Re: Postoffice 3.12 and SMTP routing

Mitchell B. Wagers ( (no email) )
Mon, 23 Mar 1998 12:48:22 -0800

At 03:36 PM 3/23/98 -0500, you wrote:
>Don't use the SMTP Mail Routing Table in Post.Office for this.
>I am assuming that your customer has their own domain (or at least
>subdomain like If so, first go to your DNS records.
>The first priority MX should be their mail server, the second should be
>your mail server.
>If you are restricting mail relaying (as you should be) you should have
>"restrict relay mail except as indication below" with "allow relay from
>these IP addresses" checked and your IP address block(s) typed in. Below
>that, Allow Delivery to "No Domain exept those listed below" checked and
>"Local Mail Domains" and "Additional Domains" checked. The customer's
>domain SHOULD NOT BE a local domain. Put their domain name ("")
>in the additional domains box.
>So far, Post.Office will hold their mail while they aren't on and every xxx
>seconds it will retry to send any queued mail and give it to them if there
>server is logged on.
>Next, check out You will want to
>configure their exchange server to connect at a regular interval and send
>the QSND command to Post.Office when it connects. The QSND command tells
>Post.Office to send their mail to their server right now, instead of
>waiting until the next queueing period. That way, their server doesn't have
>to wait on-line, and they get their mail as fast as if it were a POP
>(To answer another question....) The customer loses a lot of functionality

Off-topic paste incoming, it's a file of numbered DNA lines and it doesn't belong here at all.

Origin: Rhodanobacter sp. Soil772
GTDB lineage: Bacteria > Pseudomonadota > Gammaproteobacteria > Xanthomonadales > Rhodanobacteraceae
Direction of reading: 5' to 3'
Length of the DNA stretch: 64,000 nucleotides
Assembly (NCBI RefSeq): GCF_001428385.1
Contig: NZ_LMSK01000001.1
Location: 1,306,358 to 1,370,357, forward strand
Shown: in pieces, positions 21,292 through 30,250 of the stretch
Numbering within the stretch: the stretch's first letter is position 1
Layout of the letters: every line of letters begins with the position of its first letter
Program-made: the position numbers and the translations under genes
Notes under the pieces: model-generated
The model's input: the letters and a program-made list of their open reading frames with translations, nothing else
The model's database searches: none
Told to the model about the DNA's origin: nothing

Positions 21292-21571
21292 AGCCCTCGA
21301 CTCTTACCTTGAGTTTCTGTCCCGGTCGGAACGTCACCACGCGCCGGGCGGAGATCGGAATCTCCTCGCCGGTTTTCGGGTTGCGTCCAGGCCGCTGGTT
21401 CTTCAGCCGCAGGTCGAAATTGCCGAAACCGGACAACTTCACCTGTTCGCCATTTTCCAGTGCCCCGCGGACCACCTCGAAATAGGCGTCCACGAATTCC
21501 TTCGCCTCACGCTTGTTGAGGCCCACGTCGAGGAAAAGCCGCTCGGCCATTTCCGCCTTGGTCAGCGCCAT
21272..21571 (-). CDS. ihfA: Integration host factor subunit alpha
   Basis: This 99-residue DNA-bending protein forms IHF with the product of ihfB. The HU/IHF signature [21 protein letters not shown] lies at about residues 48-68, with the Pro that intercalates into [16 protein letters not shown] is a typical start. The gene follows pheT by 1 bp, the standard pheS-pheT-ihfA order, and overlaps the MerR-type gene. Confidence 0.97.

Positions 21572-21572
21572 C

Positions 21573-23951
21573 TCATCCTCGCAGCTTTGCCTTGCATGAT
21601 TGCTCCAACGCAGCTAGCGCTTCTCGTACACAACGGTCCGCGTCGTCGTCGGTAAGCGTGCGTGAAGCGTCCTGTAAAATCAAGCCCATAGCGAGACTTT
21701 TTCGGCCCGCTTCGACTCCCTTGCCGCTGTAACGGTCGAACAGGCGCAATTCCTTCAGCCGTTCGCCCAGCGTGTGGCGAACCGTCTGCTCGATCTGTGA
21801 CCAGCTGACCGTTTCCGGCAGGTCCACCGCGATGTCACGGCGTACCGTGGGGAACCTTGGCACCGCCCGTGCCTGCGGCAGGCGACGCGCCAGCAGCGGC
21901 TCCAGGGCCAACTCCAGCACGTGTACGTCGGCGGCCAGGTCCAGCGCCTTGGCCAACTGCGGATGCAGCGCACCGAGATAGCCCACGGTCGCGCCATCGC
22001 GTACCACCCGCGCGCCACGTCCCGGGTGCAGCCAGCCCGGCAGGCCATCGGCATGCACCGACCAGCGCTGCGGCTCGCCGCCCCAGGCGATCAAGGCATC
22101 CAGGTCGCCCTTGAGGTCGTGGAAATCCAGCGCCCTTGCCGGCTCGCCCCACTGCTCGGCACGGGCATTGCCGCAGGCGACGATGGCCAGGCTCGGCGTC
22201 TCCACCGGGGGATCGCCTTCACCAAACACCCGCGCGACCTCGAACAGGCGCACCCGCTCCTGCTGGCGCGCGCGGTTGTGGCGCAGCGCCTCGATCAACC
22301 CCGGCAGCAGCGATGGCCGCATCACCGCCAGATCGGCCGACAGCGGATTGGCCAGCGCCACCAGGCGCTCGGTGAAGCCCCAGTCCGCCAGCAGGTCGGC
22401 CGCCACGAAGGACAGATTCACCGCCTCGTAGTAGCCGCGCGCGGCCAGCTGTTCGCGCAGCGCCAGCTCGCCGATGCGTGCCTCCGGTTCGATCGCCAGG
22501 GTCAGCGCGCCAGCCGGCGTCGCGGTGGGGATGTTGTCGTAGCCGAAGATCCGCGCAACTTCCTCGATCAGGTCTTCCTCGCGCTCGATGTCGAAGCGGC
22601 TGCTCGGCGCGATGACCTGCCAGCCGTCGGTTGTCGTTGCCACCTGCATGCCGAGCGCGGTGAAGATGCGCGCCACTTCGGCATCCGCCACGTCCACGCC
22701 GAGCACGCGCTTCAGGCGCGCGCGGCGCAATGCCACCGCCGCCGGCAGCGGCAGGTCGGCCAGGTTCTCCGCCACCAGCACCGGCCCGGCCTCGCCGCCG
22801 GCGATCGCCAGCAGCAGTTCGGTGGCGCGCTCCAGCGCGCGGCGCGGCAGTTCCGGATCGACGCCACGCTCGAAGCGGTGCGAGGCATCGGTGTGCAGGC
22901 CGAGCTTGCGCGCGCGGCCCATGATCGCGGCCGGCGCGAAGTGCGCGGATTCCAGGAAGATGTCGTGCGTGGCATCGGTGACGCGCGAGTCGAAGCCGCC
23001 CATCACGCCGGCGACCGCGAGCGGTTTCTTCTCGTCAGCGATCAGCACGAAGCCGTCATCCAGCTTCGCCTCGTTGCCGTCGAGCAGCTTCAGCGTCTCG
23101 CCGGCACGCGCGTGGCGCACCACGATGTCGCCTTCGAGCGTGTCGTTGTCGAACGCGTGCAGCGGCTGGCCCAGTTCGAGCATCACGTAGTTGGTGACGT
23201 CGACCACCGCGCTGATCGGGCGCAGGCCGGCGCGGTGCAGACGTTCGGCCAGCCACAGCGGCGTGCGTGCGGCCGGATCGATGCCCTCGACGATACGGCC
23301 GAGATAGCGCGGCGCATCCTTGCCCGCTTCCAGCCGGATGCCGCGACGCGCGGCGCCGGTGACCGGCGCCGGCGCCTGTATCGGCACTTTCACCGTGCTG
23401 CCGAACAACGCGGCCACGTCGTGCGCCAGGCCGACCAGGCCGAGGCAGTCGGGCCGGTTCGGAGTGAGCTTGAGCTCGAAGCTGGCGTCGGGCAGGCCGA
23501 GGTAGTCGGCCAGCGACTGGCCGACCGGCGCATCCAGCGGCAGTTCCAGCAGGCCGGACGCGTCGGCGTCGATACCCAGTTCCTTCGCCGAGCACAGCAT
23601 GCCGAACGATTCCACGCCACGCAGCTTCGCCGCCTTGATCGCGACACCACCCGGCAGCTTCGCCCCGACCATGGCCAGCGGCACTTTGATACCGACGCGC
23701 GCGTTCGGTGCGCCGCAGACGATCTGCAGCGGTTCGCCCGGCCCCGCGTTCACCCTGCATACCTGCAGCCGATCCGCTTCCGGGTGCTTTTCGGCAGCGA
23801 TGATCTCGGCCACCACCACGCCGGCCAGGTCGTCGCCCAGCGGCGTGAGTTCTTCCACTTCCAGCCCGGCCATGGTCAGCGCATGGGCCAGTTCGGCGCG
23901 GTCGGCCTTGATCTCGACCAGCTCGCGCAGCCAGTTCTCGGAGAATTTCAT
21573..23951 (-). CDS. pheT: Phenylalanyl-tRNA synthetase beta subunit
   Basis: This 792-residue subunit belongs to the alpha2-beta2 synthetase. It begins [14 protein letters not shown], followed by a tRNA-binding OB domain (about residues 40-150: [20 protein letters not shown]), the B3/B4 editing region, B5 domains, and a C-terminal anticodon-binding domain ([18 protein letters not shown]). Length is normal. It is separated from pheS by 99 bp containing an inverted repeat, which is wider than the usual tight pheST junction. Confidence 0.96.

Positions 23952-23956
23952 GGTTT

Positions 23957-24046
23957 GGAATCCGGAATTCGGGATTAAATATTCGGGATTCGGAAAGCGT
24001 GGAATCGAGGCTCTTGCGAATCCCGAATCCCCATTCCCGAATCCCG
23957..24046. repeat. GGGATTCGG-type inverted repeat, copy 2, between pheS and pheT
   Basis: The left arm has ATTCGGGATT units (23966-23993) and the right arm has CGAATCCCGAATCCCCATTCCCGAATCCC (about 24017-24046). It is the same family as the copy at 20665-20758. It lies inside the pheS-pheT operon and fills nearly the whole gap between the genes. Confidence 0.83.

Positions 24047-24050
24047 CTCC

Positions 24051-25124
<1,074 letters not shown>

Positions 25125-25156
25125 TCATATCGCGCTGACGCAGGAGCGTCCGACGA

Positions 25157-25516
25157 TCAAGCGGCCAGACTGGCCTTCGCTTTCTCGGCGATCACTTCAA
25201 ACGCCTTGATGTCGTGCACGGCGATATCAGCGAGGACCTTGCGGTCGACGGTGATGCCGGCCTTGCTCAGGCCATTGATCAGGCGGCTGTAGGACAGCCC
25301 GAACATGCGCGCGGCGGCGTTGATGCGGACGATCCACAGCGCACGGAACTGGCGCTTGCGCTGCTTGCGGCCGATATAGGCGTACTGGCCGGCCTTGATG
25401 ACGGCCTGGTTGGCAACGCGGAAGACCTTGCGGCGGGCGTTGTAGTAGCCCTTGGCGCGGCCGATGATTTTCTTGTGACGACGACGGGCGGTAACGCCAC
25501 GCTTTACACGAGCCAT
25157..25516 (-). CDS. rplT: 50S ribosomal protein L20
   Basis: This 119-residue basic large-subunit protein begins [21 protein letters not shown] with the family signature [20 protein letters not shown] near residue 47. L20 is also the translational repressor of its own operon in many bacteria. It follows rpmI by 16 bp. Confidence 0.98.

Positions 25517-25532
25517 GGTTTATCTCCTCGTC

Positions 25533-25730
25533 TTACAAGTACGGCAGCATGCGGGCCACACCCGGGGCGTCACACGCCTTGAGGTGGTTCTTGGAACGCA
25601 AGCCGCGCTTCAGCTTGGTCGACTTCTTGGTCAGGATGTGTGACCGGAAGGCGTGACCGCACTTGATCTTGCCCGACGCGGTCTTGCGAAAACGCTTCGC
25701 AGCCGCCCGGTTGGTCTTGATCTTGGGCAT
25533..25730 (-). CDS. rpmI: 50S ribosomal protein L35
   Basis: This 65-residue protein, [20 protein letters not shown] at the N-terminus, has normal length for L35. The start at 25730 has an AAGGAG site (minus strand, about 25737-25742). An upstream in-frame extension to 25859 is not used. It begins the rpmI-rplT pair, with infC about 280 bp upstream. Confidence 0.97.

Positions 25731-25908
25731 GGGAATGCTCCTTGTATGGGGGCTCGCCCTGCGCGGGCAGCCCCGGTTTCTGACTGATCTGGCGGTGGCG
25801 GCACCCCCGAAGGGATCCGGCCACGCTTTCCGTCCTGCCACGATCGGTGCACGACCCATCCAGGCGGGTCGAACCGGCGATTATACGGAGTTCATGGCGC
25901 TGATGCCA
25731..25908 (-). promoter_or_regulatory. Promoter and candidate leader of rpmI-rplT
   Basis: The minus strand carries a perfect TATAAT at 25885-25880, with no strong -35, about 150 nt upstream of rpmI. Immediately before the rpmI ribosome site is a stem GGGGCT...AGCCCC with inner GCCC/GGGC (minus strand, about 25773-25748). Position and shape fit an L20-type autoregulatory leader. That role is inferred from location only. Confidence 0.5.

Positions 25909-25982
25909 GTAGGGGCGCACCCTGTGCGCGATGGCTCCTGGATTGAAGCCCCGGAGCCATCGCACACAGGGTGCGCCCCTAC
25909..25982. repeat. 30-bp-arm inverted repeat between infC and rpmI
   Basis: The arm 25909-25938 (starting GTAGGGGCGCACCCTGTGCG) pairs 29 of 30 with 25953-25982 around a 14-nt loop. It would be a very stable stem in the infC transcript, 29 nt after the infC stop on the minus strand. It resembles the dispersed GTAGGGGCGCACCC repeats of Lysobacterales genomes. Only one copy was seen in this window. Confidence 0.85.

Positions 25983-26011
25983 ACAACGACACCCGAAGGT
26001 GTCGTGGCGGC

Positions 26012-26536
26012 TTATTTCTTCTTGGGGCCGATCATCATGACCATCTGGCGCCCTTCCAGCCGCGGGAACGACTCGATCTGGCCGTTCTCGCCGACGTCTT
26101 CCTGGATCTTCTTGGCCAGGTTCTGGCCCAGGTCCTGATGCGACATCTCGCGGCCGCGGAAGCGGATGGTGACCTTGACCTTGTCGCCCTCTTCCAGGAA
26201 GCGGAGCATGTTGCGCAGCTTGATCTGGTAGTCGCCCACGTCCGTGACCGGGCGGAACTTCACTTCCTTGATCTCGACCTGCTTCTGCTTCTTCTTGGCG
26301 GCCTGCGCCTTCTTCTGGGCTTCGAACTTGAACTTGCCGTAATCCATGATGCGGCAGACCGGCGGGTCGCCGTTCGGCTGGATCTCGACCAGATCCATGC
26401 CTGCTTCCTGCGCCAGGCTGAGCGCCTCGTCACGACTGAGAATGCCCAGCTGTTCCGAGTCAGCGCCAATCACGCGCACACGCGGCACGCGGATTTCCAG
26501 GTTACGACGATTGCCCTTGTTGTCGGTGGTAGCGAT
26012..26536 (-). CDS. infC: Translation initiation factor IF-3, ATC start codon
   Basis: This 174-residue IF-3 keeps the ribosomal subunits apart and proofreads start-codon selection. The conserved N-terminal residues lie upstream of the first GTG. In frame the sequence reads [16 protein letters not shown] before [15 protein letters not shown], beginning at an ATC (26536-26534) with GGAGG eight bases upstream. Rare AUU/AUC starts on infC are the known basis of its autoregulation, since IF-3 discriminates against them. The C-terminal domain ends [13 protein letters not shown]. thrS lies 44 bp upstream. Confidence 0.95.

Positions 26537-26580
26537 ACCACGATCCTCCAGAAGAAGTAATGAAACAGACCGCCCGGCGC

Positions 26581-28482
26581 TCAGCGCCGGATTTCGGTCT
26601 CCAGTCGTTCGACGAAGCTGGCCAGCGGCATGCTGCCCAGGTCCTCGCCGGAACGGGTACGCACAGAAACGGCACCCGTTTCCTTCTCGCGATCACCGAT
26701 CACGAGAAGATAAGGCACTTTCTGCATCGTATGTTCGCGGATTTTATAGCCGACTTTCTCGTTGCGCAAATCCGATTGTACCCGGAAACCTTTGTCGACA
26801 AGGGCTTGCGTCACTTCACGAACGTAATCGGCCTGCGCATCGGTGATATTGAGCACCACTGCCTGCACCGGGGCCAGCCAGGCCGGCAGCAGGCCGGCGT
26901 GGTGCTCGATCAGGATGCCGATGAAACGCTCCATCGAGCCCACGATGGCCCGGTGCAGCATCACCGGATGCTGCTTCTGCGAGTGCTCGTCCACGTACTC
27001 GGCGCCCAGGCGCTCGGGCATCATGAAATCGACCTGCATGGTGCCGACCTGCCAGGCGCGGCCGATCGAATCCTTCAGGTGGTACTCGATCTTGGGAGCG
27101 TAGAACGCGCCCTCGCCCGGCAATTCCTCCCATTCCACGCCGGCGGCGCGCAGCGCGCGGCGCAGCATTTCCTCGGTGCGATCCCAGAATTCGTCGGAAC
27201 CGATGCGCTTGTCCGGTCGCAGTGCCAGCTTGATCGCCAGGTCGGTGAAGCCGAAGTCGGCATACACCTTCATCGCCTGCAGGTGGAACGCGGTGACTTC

>by co-locating a mail server, rather than having it locally. They lose the
>ability to send mail within the office and do any schedule sharing that
>exchange might offer.

They do lose the scheduling, but they do not lose the ability to send mail.
Dial-on-demand, not dial-on-schedule here.

>Hope all this helps....
>>We have a customer with an ISDN LAN-LAN connection to
>>our internet POP. This means the customers ISDN router dials on
>>demand to our portmaster 3 when needed, but our portmaster 3 does
>>NOT call their router if their is traffic queued for servers on their side.
>>This customer has his own mailserver on his LAN which is not
>>permanently connected to the internet because
>>he uses ISDN dial-on demand on his side.
>>Is there a possibility to set up Postoffice 3.12 under NT
>>to collect all the mails for his domain while his server is not
>>connected to the internet, and that his mailserver collects
>>all these mails from our postoffice server when his ISDN
>>connection is up? The customers mailserver is MS Exchange.
>>Is the SMTP Mail Routing Table the place to set this up?
>Connecticom, Inc.
>Internet Services for Business
> (web hosting & programming)
>(716) 546-3510
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